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AT&T Copyright Alert Program FAQs

Q.

How does AT&T's Copyright Alert Program work?

A.

AT&T provides a mechanism for owners of copyrighted content (e.g. music, movies, videos, books, artwork, and images) to notify AT&T if they believe that a customer is using AT&T's transitory digital network communications service (i.e. Internet Service) to share copyrighted content without their permission. Under this program, copyright owners may send AT&T a notice of alleged copyright infringement identifying the IP Address of the user that allegedly engaged in copyright infringement, the title of the copyrighted work at issue, and the date and time of the alleged infringement. AT&T then passes along the notice at the request of the copyright owner to the appropriate Internet Service account holder to alert them about the potentially infringing activity so that they may take steps to prevent copyright infringement on their account.


If AT&T receives additional notices for a particular subscriber account, the Copyright Alerts will escalate, and we may temporarily redirect your Internet access to a webpage where the accountholder must view an educational tutorial on the importance of copyright and the lawful use of content available over the Internet. Upon completion of this educational tutorial, your Internet service will be restored to normal. If we continue to receive additional copyright infringement notices after this step, your AT&T Internet service may be terminated pursuant with AT&T's Repeat Infringer Policy. A subscriber's receipt of multiple Copyright Alerts will be a factor used by AT&T in determining whether to terminate their service under the AT&T's Repeat Infringer Policy.


Copyright infringement is illegal and violates the AT&T Internet Terms of Service and Acceptable Use Policy. Subscribers should not engage in copyright infringement and should ensure that others using their Internet account do the same. Importantly, if the subscriber's home network is not protected or secured by a password or firewall, and unauthorized users are accessing the subscriber's network, they may be the source of the problem.

Q.

Does AT&T provide my personal information to the copyright owner?

A.

AT&T does not monitor what our customers are downloading, and we will not provide identifying information about a subscriber to copyright owners unless required to do so by lawful request.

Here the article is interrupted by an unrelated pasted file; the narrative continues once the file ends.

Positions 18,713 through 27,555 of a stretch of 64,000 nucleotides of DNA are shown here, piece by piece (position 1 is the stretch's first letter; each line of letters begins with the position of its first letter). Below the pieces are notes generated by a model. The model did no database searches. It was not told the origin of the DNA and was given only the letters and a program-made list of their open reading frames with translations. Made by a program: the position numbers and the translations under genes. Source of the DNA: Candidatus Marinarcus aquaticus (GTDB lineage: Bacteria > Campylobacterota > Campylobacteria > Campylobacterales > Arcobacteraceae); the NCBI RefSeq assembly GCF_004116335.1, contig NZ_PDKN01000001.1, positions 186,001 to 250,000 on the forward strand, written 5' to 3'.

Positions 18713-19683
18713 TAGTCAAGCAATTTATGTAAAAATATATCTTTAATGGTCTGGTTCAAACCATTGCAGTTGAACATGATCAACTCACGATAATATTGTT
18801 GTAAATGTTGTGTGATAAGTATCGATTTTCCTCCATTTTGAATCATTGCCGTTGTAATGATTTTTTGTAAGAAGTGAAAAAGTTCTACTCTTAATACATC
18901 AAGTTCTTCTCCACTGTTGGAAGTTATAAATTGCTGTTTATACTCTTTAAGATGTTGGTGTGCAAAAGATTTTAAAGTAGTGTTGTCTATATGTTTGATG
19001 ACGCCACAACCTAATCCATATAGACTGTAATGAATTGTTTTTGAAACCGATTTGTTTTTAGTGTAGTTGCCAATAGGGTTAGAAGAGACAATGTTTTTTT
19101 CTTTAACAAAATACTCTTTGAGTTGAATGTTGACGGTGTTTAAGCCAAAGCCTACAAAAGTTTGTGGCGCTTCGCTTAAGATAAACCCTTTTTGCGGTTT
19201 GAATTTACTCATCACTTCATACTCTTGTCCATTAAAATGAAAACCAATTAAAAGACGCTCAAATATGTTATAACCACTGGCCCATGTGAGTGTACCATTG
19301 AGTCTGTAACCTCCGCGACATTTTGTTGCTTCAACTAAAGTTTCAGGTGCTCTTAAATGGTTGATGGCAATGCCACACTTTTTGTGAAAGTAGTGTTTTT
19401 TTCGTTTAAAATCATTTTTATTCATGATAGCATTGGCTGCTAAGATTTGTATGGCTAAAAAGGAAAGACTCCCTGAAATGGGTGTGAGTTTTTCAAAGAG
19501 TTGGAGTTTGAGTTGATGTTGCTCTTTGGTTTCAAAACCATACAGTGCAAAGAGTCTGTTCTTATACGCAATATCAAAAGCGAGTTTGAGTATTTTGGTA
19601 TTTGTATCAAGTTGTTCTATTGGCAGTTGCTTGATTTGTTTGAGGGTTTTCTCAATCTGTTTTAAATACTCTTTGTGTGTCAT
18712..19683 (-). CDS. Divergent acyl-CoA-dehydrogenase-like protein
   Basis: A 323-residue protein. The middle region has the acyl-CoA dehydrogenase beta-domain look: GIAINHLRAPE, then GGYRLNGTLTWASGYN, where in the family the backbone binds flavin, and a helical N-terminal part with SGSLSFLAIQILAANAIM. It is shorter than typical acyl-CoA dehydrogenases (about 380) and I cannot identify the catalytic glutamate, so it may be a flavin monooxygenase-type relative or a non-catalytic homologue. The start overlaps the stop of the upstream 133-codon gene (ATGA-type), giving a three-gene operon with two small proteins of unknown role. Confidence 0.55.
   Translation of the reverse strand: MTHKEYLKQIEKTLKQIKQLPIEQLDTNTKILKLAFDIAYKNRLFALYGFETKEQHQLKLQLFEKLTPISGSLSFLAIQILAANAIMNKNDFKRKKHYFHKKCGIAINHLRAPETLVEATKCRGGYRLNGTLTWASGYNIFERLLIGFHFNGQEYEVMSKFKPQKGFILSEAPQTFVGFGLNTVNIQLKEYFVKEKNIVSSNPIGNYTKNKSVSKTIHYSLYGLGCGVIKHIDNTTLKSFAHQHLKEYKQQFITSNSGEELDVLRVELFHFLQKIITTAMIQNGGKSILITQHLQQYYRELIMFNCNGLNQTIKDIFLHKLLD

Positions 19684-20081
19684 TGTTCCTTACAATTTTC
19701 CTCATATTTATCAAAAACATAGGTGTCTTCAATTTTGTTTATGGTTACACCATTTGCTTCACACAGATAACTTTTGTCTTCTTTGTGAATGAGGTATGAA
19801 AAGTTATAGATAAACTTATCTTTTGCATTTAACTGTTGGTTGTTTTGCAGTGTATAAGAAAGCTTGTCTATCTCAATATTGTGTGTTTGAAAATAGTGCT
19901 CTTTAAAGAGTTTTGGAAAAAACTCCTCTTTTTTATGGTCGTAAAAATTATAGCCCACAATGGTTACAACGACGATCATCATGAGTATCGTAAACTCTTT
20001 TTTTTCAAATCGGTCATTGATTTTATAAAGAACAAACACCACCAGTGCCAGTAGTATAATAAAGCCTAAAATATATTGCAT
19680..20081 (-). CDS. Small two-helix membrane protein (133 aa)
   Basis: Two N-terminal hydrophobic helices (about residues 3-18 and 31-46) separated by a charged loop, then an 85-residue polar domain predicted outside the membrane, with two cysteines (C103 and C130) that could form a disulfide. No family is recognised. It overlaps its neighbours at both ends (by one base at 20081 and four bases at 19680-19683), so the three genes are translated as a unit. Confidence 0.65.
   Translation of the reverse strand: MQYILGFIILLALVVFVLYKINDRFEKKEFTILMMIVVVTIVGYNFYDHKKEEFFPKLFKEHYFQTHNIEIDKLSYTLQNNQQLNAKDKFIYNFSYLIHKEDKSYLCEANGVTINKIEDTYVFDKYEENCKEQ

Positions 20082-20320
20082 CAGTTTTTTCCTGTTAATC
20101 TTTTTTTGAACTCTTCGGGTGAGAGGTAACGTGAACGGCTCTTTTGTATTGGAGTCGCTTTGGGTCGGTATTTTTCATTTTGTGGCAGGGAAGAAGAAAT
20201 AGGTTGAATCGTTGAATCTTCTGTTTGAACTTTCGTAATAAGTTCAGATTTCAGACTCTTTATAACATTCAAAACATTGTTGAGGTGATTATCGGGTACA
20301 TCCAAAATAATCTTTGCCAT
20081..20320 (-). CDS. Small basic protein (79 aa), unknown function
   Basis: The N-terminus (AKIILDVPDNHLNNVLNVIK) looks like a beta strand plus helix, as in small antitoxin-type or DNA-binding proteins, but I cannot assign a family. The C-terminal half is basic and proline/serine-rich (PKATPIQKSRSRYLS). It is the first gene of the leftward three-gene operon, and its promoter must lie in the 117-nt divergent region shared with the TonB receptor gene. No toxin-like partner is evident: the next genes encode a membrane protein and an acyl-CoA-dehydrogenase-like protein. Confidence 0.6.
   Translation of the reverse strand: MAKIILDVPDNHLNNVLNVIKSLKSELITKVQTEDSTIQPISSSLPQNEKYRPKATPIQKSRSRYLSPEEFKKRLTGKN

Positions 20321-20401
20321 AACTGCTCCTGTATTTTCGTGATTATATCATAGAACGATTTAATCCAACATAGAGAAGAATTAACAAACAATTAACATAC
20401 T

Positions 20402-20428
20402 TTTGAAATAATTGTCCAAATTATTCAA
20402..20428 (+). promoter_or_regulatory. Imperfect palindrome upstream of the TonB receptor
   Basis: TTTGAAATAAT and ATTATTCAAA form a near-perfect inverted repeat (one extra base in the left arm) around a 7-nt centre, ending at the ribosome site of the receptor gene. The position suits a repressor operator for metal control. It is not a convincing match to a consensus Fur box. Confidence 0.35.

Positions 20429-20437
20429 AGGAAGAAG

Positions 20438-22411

Q.

What is the Digital Millennium Copyright Act (DMCA)?

A.

The DMCA was passed in 1998 by the U.S. Congress to protect copyrighted works in the digital age while providing important protections for online service providers to ensure the free flow of information. Additional information about the DMCA is available at the U. S. Copyright Office's website at http://www.copyright.gov/legislation/dmca.pdf.

Q.

Is it illegal to share copyrighted material?

A.

Sharing copyrighted material using peer-to-peer technologies without the permission of the copyright owner or its authorized representative is unlawful in most cases. This is called "copyright infringement," and it violates not only U.S. copyright law, but also AT&T's Acceptable Use Policy and Internet Terms of Service. AT&T's Acceptable Use Policy specifically prohibits customers from violating AT&T's or any third party's copyrighted works, trademarks, or other proprietary or intellectual property rights. For more information about copyrights and content piracy generally, please visit the U.S. Copyright Office's website at www.copyright.gov.

Q.

What are the legal penalties for violating the copyright laws?

A.

Copyright infringement can subject infringers to potential civil and criminal liability. Additional information about copyright infringement is available at the U. S. Copyright Office's website at http://www.copyright.gov/title17/92chap5.html.

Q.

How do ISPs and content companies know who downloaded a pirated movie or song?